This morning’s key headlines from GenerationalDynamics.com
- India Muslims attacked and lynched by Hindus over cow slaughter
- Cow slaughter cases surging in India’s state of Uttar Pradesh
- Garry Kasparov’s analysis of Vladimir Putin’s strategy in Syria
India Muslims attacked and lynched by Hindus over cow slaughter
Protesters in 2010 supporting a law making cow slaughter illegal. Placard says, ‘Cow is universal mother’ (AP)
Two people were arrested on Saturday after Hindu demonstrators protesting cow slaughter set police jeeps on fire and damaged several other vehicles, following the allegation of a Muslim slaughtering a cow in the village of Mainpuri in the Indian state of Uttar Pradesh.
In another incident in Uttar Pradesh, a mob of 500 people armed with bamboo sticks and iron rods thrashed two Muslims suspected of slaughtering a cow and set fire to some dozen Muslim-owned shops, before police dispersed the mob using tear gas.
Two weeks ago, a Muslim in the nearby village of Dadri was lynched by a Hindu mob on allegations that he ate beef.
The cow is considered a sacred animal in the Hindu religion, and eating beef is forbidden. Not surprisingly, this means that cow slaughter is one more reason for conflict between Muslims and Hindus, and has been for centuries.
According to one analyst:
Cows are not slaughtered across the Islamic world, but the reason cows are slaughtered mostly in the Indian Subcontinent is because Indian Islamists introduced the practice of cow slaughter here as a challenge to the Hindu religious practice of worshiping cows.
Cow slaughter is illegal in many parts of India, and so Muslims eating beef can be subject to arrest, or the target of protests by Hindus.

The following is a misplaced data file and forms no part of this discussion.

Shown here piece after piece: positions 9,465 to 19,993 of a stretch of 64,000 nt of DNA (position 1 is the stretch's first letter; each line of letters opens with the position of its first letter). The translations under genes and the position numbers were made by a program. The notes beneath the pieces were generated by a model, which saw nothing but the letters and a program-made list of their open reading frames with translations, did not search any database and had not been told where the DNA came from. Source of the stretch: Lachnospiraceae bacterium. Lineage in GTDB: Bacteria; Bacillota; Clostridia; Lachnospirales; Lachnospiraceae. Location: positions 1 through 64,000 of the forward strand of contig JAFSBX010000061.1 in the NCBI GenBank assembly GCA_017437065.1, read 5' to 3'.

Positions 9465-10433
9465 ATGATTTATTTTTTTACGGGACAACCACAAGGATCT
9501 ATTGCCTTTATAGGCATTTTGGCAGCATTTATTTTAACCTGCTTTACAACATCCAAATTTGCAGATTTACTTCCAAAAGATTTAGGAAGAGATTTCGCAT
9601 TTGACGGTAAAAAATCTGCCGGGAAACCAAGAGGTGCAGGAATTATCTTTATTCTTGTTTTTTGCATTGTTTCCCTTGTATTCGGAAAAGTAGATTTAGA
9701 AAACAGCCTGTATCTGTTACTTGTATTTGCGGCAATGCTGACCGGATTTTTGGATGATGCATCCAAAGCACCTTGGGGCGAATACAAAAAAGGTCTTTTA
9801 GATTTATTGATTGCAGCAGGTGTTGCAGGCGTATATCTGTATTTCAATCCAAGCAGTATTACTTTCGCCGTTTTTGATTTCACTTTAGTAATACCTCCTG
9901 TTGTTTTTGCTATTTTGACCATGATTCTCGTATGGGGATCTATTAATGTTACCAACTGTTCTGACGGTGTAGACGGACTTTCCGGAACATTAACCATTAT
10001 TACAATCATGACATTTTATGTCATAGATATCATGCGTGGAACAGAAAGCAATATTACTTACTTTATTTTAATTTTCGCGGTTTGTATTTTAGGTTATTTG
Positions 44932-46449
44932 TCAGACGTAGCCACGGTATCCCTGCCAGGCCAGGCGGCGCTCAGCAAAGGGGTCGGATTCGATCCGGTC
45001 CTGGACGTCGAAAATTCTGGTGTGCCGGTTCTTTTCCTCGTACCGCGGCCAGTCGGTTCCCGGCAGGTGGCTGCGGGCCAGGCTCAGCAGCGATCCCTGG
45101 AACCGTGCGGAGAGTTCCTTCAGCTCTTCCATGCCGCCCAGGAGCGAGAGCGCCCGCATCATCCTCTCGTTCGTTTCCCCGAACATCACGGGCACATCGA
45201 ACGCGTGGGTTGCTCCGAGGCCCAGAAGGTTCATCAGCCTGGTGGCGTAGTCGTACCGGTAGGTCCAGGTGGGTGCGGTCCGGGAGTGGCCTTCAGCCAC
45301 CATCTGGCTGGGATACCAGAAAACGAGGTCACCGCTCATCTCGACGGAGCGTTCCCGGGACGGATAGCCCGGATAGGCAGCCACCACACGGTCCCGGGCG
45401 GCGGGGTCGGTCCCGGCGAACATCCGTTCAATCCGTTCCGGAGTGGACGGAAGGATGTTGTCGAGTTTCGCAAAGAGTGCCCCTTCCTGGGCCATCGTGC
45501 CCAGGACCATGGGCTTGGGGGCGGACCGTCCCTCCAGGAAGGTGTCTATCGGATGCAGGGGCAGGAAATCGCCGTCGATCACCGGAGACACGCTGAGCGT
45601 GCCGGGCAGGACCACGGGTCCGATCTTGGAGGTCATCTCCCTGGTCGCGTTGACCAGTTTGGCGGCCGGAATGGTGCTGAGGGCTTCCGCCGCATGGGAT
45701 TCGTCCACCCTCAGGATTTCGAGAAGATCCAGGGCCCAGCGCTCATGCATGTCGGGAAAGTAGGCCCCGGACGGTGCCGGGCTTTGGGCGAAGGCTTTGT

Cow slaughter has also spread to Pakistan, for a similar reason, according to another analyst:
In the current areas [that constitute] Pakistan, cows were not sacrificed in large numbers [before Pakistan was created in 1947]. When the Mohajirs [Indian Muslim immigrants] came to Pakistan after the Partition, they also brought the tradition of cow slaughter along with them. It was under the impact of the immigrant Islamic organizations such as Jamaat-e-Islami and the people arriving from there [i.e. from the regions that remained a part of India]… that a tradition of sacrificing the cow became strong…
Cow slaughter cases surging in India’s state of Uttar Pradesh
The rioting and lynching described above occurred in villages near New Delhi in India’s northern state of Uttar Pradesh (UP).
In 2015, the number of cases under the law prohibiting cow slaughter has doubled this year from 2011. Hindu activists have been campaigning against “illegal slaughter houses,” especially in western UP. “We have got illegal slaughter houses in eastern UP closed, but there are several functioning in the west. Beef is easily available in cities like Aligarh and Meerut. Our activists have already been told to keep an eye. Recently, they stopped a vehicle of animal traffickers in Ghaziabad.”
According to another Hindu activist:
We have a goal of getting cow slaughter banned and getting cow the status of national animal. Our followers paint slogans to make people aware of the atrocities on cow. One slogan is kati gai kare pukaar, bandh karo yeh atyachar (cows being slaughtered plead an end to this atrocity). Another is Modiji vaada nibhao, gau mata ki jaan bachao (Modiji [Indian prime minister Narendra Modi], fulfil your promise, save the life of mother cow).
There is renewed faith in our campaign, so a large number of people are getting attached. This is the first time that everyone is talking about it. […]
We are not in favour of using force [as happened in Dadri]. Those who eat meat have bad habits like infants who eat soil. We have to help them get rid of this habit with persuasion, not by beating them or beating ourselves.
Although cow slaughter is an issue in other parts of India, the issue in Uttar Pradesh may be serving as a proxy for anger against the government, in an Indian state that is desperately poor with a government that desperately corrupt.
As an example, the Uttar Pradesh government placed an advertisement for 368 jobs as peons — low-level jobs such as serving tea. A staggering 2.32 million applied for these 368 jobs, including 25,000 applicants that had Masters degrees. Indian Express and Hindustan Times
Garry Kasparov’s analysis of Vladimir Putin’s strategy in Syria